Courses for non-Majors
The Division of Biological Sciences offers several introductory courses that fulfill required biological, physical, and mathematical sciences general education requirements. These courses do not apply toward a major in biological sciences.
General Principles and Concepts of Biology (BIO_SC 1010): This course emphasizes connections and applications of science to society and the human condition, science literacy, and critical thinking skills. General principles and fundamental concepts of living things are also covered. (Prerequisite: MATH 1100/1120 or concurrent enrollment)
General Biology Laboratory (BIO_SC 1020): This laboratory course uses exercises dealing with representative organisms and methods of modern biological sciences. (Prerequisite: BIO_SC 1010 or 1400 or 1010 concurrently)
Basic Environmental Studies (BIO_SC 1060): This course covers ecosystems, energy and biogeochemical cycles, and population dynamics; relation of the environment to agriculture and technology, pollution, power and food production; politico-economic considerations; and moral and ethical issues.
General Botany with Laboratory (BIO_SC 1200): This course provides an introduction to the study of plants with emphasis placed on structure, growth, physiology, genetics, and reproduction.
Evolution for Everyone (BIO_SC 1400): This course explores the application of evolutionary theory to modern human affairs. Students learn about the processes involved in evolution and investigate evolutionary interpretations of human social behavior (e.g., psychology, mate choice, economics, religion, and morality).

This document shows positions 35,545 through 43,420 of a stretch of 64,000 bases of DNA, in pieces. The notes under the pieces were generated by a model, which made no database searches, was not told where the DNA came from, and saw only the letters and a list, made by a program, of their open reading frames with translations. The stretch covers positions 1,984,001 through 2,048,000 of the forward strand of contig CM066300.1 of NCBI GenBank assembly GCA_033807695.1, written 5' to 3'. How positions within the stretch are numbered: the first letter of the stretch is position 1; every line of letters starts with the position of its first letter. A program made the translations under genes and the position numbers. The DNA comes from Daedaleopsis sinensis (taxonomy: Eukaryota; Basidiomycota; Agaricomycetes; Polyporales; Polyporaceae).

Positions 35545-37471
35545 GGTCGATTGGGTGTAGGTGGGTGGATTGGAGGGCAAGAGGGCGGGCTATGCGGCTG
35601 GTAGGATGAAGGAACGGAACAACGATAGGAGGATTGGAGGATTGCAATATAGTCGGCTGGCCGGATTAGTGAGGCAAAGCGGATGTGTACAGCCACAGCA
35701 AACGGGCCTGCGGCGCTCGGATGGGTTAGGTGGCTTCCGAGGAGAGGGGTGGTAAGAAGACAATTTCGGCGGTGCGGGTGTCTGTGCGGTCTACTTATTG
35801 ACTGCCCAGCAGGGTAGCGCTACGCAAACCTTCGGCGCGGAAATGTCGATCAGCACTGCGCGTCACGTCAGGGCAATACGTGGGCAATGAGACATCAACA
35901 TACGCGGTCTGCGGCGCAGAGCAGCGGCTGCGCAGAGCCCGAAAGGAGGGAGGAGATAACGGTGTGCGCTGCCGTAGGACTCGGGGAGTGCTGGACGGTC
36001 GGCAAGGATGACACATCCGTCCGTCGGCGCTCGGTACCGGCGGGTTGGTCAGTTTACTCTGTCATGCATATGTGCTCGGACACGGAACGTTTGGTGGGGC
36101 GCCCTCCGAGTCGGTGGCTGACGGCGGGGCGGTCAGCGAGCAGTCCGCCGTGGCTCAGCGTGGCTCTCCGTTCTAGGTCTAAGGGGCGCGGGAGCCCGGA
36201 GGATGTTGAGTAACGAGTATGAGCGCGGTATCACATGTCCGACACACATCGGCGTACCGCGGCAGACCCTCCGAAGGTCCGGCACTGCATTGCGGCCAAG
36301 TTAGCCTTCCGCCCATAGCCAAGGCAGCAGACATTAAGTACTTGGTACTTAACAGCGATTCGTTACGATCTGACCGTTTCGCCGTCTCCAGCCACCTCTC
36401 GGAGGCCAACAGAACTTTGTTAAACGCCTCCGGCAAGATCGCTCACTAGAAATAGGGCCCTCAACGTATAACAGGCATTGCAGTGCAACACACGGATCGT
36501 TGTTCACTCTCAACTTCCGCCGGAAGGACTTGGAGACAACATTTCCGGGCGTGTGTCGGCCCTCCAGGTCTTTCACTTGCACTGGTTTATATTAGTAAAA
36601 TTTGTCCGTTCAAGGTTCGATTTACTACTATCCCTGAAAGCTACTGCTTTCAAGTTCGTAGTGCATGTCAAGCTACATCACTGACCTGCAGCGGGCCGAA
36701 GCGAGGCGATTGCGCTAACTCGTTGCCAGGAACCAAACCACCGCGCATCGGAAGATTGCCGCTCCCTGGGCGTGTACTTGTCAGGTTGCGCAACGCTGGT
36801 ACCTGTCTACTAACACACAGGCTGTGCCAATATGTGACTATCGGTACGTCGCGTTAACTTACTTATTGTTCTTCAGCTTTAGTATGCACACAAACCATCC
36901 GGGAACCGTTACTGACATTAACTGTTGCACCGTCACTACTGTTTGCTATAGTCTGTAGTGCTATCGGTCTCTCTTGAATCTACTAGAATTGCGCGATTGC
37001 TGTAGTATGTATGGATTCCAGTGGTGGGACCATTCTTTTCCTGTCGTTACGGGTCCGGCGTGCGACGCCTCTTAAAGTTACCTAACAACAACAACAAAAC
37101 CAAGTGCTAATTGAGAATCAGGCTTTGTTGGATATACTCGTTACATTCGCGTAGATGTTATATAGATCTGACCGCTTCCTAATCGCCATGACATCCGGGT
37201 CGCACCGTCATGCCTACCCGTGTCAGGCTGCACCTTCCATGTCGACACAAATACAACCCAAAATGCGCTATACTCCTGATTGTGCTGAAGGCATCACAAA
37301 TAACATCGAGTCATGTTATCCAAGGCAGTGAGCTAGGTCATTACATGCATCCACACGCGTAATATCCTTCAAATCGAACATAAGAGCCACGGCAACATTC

Community Biology (BIO_SC 2060): This course is an integrated set of lectures on evolution/population genetics, population dynamics/social systems and ecosystem structure/process, biomass in worldwide context, and humans in the environment. (Prerequisites: BIO_SC 1100, 1200 or 1500 or equivalent)
Infectious Diseases (BIO_SC 2100): This course covers the basic science of bacterial, viral, protozoan, fungal, and helminth infections. It also discusses how illness has influenced or been affected by public policy and culture. (Prerequisite: BIO_SCI 1010)
For More Information
Contact or visit the Undergraduate Advising Office
Tucker Hall, Room 3
Chris Pierret, Ph.D.
Assistant Professor, Department of Biochemistry and Molecular Biology, Mayo Clinic
“The most meaningful thing that the Division of Biological Sciences and MU Graduate School did for me was to free me to grow into the shoes of an academic. I was given the space and support to work within multiple departments to explore all aspects of my science. By working with mentors in science, education, diversity, and religion, I was able to build the core that supports my current work.”
Birthplace of the phage display technology
Invented by Dr. George Smith in 1985, phage-display technology is a method for the study of protein-protein, protein-peptide, and protein-DNA interactions that uses bacteriophages to connect proteins with the genetic information that encodes them. The method is now widely used in the medical biotechnology field, especially in the area of antibody/antigen interactions and drug discovery.